Sunday, February 9, 2014

Sanctuary - Into the Mirror Black (1989)

There's no doubt about it: the eighties was a phenomenal time for metal. Many of today's so-called classic bands reached their peak in the decade and, as the nineties rolled around, more destructive and experimental music began to surface, namely death metal, black metal, and--most relevant to this review--various forms of power metal. Thanks to Helloween and the USPM movement's push for melodic and aggressive music a short time before, a number of excellent releases popped up in the last few years; one of those was Sanctuary's Into the Mirror Black, an oddball culmination of heavy and power metal largely forgotten today, if only because sister band Nevermore overshadowed each and every move Sanctuary previously made.

...and so comparison to Nevermore is inevitable.

With Warrel Dane standing at the helm of both bands, similarities are obvious enough, but one difference immediately stands out--the vocals are actually on key. The majority of Nevermore's catalog circumvents the accepted musician's rule book and sits firmly off key, clashing with each note Dane spits through the microphone. Sanctuary, on the other hand, revels in melody and, while still rather unconventional, doesn't run the risk of being an ear sore. More accessible is better way of putting it.

Like King Diamond's early years in Mercyful Fate, Dane wasn't fully developed as a vocalist when he fronted Sanctuary. Relative to his tenture in Nevermore, he favored short, piercing bursts of falsetto, something he rarely, if ever, used later in his career. But because the music called for it, the technique never felt out of place--Dane gave Sanctuary an identity, and Into the Mirror Black wouldn't feel half as momentous without him.

A young Warrel Dane is pictured in the middle.
But while Dane is big part of why Into the Mirror Black is as fondly remembered as it is today, the real meat of the record, the musicianship, is far from lackluster. The scooped mids compliment the heavily palm-muted guitar riffs well, and the rhythm section, although not terribly creative, does the job adequately. When the instruments come together as a complete package, however, the music truly shines, both compositionally and with how smoothly the transitions flow. Mind you, not every track is grade-A material, but the majority of the album is above average.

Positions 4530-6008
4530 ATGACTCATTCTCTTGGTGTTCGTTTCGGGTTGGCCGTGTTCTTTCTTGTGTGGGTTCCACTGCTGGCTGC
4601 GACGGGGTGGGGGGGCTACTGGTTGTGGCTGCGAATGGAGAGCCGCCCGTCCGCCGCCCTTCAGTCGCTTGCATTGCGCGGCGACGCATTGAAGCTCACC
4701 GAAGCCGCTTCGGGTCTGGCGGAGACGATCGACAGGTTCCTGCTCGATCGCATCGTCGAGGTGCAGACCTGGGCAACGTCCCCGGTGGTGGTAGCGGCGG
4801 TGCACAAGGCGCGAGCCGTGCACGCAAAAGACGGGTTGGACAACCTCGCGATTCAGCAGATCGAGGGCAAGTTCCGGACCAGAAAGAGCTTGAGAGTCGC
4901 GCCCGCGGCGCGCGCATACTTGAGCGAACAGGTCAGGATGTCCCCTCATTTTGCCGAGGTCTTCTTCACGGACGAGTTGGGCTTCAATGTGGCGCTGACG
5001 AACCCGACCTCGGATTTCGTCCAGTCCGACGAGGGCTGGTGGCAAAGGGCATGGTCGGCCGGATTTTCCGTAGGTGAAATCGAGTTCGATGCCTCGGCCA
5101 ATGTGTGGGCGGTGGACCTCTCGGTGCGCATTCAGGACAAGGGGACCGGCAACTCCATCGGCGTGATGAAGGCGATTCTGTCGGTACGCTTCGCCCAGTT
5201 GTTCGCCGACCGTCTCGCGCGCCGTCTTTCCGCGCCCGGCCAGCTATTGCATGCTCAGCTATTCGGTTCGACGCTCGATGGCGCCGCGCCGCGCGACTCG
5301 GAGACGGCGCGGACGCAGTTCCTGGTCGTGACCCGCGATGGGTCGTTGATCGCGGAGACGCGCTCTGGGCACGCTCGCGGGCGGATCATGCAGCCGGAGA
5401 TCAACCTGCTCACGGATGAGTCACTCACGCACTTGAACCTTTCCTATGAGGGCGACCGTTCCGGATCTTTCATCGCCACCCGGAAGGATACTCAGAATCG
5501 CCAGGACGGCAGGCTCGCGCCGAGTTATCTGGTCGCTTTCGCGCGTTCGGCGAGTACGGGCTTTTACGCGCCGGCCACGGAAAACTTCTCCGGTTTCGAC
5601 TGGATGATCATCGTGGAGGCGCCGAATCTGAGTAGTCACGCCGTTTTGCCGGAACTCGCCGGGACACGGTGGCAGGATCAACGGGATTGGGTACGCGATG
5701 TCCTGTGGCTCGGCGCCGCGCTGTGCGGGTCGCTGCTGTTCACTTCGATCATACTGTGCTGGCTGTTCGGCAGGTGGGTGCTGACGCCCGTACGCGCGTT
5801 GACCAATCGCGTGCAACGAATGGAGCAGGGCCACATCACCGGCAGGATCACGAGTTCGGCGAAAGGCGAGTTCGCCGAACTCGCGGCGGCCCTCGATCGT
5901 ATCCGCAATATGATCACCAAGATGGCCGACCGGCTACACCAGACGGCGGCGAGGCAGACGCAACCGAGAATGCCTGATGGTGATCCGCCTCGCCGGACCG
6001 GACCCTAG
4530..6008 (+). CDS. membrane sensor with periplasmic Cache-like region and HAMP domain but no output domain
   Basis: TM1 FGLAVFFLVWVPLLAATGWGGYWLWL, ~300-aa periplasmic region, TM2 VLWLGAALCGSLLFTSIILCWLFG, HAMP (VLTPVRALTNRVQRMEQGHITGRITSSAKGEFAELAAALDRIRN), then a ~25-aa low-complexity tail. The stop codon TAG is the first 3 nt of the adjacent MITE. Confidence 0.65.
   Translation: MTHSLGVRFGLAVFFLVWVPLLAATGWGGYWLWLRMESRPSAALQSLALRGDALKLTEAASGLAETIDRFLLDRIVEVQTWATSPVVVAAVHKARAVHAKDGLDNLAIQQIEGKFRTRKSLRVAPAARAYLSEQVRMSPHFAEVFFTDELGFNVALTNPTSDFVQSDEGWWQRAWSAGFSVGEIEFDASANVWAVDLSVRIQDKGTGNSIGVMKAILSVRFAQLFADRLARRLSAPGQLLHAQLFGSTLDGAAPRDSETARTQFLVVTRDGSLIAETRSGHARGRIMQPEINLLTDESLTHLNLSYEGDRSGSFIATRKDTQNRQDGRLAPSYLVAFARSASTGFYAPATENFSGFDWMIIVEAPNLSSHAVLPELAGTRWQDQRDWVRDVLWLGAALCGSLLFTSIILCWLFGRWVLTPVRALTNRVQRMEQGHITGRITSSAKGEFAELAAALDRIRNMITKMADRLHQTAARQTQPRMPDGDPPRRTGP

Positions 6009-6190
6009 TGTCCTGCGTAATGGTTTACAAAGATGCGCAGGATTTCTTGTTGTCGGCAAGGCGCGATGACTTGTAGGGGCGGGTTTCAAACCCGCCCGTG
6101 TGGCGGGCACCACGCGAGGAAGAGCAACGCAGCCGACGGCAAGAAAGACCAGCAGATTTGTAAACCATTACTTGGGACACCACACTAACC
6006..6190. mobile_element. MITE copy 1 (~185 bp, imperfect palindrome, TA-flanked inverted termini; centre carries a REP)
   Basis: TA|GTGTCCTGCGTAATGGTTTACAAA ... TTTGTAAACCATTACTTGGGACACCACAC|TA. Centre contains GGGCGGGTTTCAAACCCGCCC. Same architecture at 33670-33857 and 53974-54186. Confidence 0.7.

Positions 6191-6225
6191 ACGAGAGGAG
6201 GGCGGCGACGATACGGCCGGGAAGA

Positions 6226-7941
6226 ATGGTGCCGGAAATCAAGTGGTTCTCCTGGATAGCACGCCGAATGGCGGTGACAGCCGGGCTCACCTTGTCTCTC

On the other side, lyrically, Into the Mirror Black takes an unexpected turn. Being very socially aware, almost to the point of drawing inspiration from thrash metal, a few of the songs jab slyly at politicians, war, and distrust of higher authority. "Future Tense," in particular, speaks of this and the uncertainty of approaching nineties, from a societal standpoint and almost as symbolic look at music's progression past the "golden age." Metal would never again experience such a mainstream renaissance as it did in the eighties.

Having said that, Sanctuary still made an effort to step away from the mainstream and filled their music with offbeat melodies, like Hollow, a band reviewed on The Metal Advisor last year. This is really what makes Into the Mirror Black as special as it is, even though the track listing has inconsistencies here and there. Ultimately, Sanctuary's biggest downfall was that Into the Mirror Black spelled the end for the band, putting an abrupt halt to a full-fledged discography. And although they've recently reunited, only time will tell if another record--if even on Into the Mirror Black's level--will prove to be possible.

Recommended for nostalgia, damn good music, and as a glimpse at what Dane sounded like in his younger days.



  1. Great review. This was one of the first albums I bought on CD back in the day. Holds up really well. I've always preferred Warrel Dane's vocals in Sanctuary over Nevermore. Didn't realize they had a new album in the works.

    On a mostly unrelated note, did you know Flotsam & Jetsam is re-recording No Place For Disgrace for release next month? I just heard about it this morning and had to go back and listened to the original. I think the album is nearly flawless as-is. I've always liked that thin, crunchy 80's production. To me, that's just the way thrash is supposed to sound. But I wonder if it's a barrier for a generation of metalheads that didn't grow up with it?

    1. Thanks! Aside from the dated production, I think Into the Mirror Black holds up very well, too. It's such a shame that Nevermore overshadows Sanctuary because, song for song, I think they're a better band. We'll have to wait and see if they serve up another worthwhile release.

      As for F&J: No, I hadn't heard that, but it seems like a gamble, if you ask me. Remember when Sodom re-recorded songs from In the Sign of Evil back in 2007? I expect that this will be very much the same--that is, it'll pale in comparison to the original.

      I'll eat my hat if it's actually good. Thanks for letting me know.

    2. Re: the sound barrier--interesting point you bring up. A friend of mine will not listen to metal before 2000 because he claims it isn't heavy enough. Crazy.

      Today, many of these polished productions create a false sense of heaviness and sound pretty sterile. Give me an "old school" production any day because they're more powerful and have more character. Carcass' Heartwork? Crushing as hell. Torch's Electrikiss? Heavy as fuck. Anthrax's Among the Living? Now that's a piece of work. LOVE the guitar tone.

      So, yes, there's definitely a barrier for some people.

  2. I am stealing the word "Helloween" for next year.